Millennials are turning to extreme financial trend in order to retire early
As a millennial myself, I can't help but think I probably wasn't born at the greatest moment in human history. Now, don't get me wrong, I'm not here to bash the generations that came before me - but I do know that, when they were my age, my parents could actually afford to buy a house, and that's with two kids and a lower income.
And if you are part of the older generations, it honestly isn't the millennials fault - seriously, there's only so much smashed avocado on toast we can spend our savings on. I genuinely just think that it's the state of financial climate and there's nothing I can do to change that - so I'll just keep my head down, save a little each month, and wait for a rich relative to die.
However, some millennials aren't willing to sit around, hope things just get better and retire at the ripe old age of 73. Instead, they are turning to a new personal financial trend known as F.I.R.E. in order to save quickly and retire as early as 30.
F.I.R.E. stands for "Financial Independence Retire Early", and some millennials are reportedly using this new trend to retire long before they would if they were to opt for the usual method of paying into a pension. The method sees users try to invest as much as 75% of their annual income, all while cutting down on day-to-day expenses (avo on toast, anyone?).
Per the Guardian, the principles of F.I.R.E are as follows:
- Users aim for a target pot of money worth 25 times their annual spending – not salary.
- Therefore, if you can survive on $10,000, you need to save $250,000. If you need $40,ooo per year, you need a save a cool million.
- The more you save, the faster you will reach your goal. If you set aside 10% of your income, it would take 51 years to build savings worth 25 times your income, according to personal finance blogger Pete Adeney.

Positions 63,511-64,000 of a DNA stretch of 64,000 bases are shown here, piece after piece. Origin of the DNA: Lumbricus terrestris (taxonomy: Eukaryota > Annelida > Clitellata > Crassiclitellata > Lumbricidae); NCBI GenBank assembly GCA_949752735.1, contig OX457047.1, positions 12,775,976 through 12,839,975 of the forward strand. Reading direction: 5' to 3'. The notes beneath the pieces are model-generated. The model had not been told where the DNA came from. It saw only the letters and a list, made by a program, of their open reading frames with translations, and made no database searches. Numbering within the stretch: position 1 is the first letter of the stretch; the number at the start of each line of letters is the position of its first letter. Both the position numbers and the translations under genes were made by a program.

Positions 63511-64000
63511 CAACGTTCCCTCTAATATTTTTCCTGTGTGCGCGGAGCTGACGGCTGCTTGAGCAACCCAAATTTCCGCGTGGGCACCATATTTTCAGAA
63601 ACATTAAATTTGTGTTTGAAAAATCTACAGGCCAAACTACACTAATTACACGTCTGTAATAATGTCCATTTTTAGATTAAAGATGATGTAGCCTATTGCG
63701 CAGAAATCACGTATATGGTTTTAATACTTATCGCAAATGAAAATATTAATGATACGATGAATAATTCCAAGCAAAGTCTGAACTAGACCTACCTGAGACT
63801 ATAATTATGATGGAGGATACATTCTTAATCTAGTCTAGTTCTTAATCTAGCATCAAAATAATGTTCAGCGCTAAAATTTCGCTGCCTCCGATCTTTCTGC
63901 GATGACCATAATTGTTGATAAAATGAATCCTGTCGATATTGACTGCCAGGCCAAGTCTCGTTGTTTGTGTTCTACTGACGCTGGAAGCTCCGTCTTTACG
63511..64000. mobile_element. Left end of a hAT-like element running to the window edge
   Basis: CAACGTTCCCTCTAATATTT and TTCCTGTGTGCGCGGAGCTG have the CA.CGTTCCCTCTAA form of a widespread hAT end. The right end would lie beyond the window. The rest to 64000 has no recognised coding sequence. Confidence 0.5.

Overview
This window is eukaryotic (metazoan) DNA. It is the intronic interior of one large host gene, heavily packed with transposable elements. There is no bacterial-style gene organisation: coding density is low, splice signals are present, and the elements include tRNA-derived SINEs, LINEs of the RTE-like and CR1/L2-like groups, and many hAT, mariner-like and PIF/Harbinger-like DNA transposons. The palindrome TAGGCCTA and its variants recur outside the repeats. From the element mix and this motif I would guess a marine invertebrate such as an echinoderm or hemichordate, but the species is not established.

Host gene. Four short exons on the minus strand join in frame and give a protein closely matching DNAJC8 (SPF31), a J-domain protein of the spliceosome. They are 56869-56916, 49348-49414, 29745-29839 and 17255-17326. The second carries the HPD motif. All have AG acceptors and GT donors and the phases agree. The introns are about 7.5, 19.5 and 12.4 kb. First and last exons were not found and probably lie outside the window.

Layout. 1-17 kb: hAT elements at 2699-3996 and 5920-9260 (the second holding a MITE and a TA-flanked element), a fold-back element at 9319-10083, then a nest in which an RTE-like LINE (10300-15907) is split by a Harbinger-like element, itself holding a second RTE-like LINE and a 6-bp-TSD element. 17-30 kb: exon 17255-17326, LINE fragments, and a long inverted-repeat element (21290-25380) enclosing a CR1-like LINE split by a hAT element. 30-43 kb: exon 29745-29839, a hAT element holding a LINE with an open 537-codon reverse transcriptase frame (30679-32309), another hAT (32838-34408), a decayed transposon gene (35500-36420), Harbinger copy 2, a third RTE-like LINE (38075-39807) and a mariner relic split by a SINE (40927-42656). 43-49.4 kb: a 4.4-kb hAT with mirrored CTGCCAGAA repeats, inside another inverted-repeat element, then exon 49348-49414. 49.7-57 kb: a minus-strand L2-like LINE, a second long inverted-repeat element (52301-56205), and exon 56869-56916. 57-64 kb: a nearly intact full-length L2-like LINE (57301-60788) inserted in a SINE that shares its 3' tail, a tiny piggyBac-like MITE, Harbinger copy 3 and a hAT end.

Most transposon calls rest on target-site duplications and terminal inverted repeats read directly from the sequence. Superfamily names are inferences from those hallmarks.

- Increase that to 15%, and you could retire eight years sooner.
- If you can save 50% of your income, you can hit that 25x target in just 17 years.
- At 75%, you could retire in a mere seven years' time.
Throughout the entire process is something called the "4% Rule", detailed in a 1998 paper by three professors at Trinity University, Texas. The "4% Rule" outlines that if you are able to keep your pot of money invested in stocks and shares, then you will be able to live off the "safe withdrawal rate" of 4% a year - meaning your money will never run out (not taking into account recessions and crashes).
Now, as the BBC states:
"The 'retire early' part of this movement can be something of a misnomer. Many FIRE devotees don’t plan to spend 50 years playing bridge or taking leisure cruises. Instead, the focus is on financial independence: the aim is to save enough of a nest-egg, and live simply enough, so that the ensuing decades can be spent doing something other than chasing payrises and promotions".
One man who achieved his 'financial independence' before the age of 30 is Alan Donegan. Speaking to The Guardian, Donegan revealed: "Most people find that as they earn more, they spend more. We didn’t do that. Our motto is 'Buy your freedom first'."
Now a homeowner, Alan and his wife have built up an investment portfolio worth £1 million after saving from his income as a consultant on start-ups and from the establishment of a business training school. Through F.I.R.E, he now claims to be able to chase his dream of becoming a screenwriter without having to rely on going to work to support his family.
Another advocate of the F.I.R.E movement is 26-year-old Alvar Damen, who the Guardian reports is saving £1,500 ($1,940) a month towards his early retirement. "My aim is to earn as much as possible, spend the minimum and save the maximum. That way I can be financially free sooner rather than later," he revealed.
I've barely scratched the surface on the F.I.R.E trend, and after coverage in the Washington Post, Forbes, and more, there's plenty out there for you to read up on if you think it's for you. So, if you think you could join the movement, check out some other sites - I just don't think I'm willing to give up my bottomless brunches and Uber Eats.